In medieval times, pilgrims flocked to England in quest of St. Anne's Well, which was said to cure ailments and wash away sins. Archaeologists now say they've rediscovered that large sandstone well on a private farm near Liverpool using only a 1983 photo and a description, reports the Liverpool Echo. When archaeologists arrived at the site, there was little evidence of the well at all as "it had become completely filled with earth," says a rep for Historic England. Once excavated, however, it was "found to be in reasonable condition," per an archaeologist. Legend has it that the supposed mother of the Virgin Mary herself descended the medieval well's three steps and bathed in its 4-foot-deep pool, located near a priory of monks, reportedly giving the water the ability to cure eye and skin diseases, per Seeker and ScienceAlert.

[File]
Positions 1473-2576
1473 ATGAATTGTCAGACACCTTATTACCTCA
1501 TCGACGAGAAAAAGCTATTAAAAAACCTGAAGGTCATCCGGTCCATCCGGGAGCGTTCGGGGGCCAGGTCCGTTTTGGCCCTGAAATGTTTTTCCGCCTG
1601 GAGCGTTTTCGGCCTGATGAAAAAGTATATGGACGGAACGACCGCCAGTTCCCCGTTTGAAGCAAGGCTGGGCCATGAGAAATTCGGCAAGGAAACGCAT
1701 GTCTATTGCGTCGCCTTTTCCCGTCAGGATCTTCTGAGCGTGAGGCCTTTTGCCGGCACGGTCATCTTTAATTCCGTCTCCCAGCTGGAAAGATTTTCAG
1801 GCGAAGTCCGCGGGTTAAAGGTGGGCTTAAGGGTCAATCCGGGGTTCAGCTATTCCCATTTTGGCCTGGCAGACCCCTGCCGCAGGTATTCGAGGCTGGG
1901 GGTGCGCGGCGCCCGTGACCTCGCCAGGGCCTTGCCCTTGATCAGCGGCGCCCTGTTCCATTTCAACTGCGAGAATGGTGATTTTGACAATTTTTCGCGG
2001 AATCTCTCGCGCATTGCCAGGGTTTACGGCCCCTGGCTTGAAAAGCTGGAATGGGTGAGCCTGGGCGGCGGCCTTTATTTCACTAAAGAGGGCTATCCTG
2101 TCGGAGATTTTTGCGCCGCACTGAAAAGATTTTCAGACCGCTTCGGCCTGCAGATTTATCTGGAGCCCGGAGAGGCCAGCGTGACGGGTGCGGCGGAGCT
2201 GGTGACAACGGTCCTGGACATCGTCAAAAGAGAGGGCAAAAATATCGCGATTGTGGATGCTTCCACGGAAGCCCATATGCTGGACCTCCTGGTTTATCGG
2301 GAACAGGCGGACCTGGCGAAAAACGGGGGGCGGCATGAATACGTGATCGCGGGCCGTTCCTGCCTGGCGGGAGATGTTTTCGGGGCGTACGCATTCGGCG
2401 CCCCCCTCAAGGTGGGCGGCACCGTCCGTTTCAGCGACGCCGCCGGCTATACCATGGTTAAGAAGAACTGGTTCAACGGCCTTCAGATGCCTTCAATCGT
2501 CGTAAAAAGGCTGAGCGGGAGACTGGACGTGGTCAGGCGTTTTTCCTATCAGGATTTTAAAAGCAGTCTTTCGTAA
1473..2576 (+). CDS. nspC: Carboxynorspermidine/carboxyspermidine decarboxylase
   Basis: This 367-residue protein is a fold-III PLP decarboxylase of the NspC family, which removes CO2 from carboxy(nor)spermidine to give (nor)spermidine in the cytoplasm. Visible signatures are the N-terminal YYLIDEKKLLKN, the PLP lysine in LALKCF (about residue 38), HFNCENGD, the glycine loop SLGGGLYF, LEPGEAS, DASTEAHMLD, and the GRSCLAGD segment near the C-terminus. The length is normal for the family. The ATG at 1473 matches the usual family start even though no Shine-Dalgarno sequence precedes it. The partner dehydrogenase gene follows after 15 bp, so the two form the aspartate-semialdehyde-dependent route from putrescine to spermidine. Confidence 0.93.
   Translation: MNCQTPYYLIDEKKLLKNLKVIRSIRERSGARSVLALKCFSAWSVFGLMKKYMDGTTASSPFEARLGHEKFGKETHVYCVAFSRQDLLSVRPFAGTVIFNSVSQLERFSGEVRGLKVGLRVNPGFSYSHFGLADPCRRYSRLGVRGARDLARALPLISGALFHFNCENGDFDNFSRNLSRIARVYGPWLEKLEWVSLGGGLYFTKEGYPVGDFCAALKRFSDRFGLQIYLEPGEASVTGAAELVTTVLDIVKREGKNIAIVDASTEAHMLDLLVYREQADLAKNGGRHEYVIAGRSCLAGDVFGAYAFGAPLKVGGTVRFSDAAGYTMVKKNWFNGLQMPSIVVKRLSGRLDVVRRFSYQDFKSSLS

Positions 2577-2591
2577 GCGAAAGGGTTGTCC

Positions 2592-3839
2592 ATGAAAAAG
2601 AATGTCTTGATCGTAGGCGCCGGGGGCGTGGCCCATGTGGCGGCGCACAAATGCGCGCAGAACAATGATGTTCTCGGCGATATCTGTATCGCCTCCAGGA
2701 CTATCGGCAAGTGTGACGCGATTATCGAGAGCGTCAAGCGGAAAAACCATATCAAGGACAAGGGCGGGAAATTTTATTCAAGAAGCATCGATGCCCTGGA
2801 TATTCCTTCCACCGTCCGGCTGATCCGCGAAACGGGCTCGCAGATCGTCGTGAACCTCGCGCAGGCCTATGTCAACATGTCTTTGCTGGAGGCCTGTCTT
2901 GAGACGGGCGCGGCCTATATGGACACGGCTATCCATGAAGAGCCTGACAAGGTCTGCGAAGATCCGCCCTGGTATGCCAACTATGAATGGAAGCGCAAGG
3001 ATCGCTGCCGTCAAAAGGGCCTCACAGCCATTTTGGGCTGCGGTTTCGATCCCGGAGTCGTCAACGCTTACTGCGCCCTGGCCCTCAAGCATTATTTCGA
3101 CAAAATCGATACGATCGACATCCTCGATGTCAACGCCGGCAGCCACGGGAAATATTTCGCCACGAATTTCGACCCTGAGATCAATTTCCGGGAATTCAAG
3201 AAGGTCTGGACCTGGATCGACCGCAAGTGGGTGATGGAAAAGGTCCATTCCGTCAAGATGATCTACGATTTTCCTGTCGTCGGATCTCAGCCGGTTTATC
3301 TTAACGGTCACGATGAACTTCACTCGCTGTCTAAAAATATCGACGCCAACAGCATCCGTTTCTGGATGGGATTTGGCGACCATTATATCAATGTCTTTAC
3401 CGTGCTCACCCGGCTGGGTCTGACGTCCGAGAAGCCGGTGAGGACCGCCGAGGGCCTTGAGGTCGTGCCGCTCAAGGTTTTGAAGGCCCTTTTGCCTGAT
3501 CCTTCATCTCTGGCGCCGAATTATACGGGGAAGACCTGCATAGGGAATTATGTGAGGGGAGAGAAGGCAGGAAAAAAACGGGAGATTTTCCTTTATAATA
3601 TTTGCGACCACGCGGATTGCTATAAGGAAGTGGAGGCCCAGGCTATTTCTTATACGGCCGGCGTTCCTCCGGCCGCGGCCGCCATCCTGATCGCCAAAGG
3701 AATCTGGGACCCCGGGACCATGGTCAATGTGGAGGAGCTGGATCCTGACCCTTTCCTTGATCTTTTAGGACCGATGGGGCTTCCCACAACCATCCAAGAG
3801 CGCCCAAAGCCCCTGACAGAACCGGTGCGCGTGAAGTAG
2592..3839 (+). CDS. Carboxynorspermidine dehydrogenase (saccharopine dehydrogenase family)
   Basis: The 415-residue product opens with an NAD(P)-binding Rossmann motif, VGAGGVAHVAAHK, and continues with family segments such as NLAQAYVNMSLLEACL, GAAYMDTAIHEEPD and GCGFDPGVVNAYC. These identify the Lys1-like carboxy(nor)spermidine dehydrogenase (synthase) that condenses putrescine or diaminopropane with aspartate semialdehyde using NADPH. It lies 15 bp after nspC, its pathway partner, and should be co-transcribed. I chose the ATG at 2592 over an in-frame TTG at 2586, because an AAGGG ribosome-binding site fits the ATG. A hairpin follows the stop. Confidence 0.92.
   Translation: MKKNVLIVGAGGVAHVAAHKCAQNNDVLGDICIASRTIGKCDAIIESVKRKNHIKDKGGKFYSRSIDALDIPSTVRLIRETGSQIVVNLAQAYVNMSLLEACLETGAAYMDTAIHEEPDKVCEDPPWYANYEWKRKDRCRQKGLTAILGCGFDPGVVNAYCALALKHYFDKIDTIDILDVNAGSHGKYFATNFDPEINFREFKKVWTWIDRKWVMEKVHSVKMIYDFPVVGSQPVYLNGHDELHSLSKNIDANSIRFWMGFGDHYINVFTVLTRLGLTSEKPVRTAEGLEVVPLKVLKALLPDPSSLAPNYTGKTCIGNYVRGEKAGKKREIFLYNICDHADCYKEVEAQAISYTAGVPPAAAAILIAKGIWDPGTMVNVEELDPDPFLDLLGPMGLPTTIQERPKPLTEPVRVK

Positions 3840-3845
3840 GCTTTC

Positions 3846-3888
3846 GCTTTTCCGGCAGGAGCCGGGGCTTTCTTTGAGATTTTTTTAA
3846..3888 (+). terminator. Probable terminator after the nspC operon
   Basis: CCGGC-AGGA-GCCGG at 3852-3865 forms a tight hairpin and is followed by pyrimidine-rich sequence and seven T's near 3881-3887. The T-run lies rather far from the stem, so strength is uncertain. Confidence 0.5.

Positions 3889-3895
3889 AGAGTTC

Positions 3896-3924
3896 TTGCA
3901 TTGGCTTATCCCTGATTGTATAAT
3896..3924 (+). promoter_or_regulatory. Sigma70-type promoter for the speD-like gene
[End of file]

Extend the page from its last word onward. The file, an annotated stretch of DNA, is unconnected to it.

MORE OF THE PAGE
But the well—believed to have healing properties into the 19th century—also features in a more ominous legend suggesting it's cursed. During a dispute over the well in the 16th century, the prior reportedly cursed the estate manager of a neighboring landowner, whom he believed had a hand in the monastery being seized by the king. The prior said a "year and a day shall not pass ere St. Anne thy head shall bruise"—then the prior himself collapsed and died, according to an 1877 newspaper recounting of the legend. The estate manager is said to have disappeared after a night of drinking, only to be found dead in the well with "his head crushed in." ScienceAlert points out the discovery has not yet been published in a peer-reviewed journal. (These ancient Greek tablets also told of a curse.)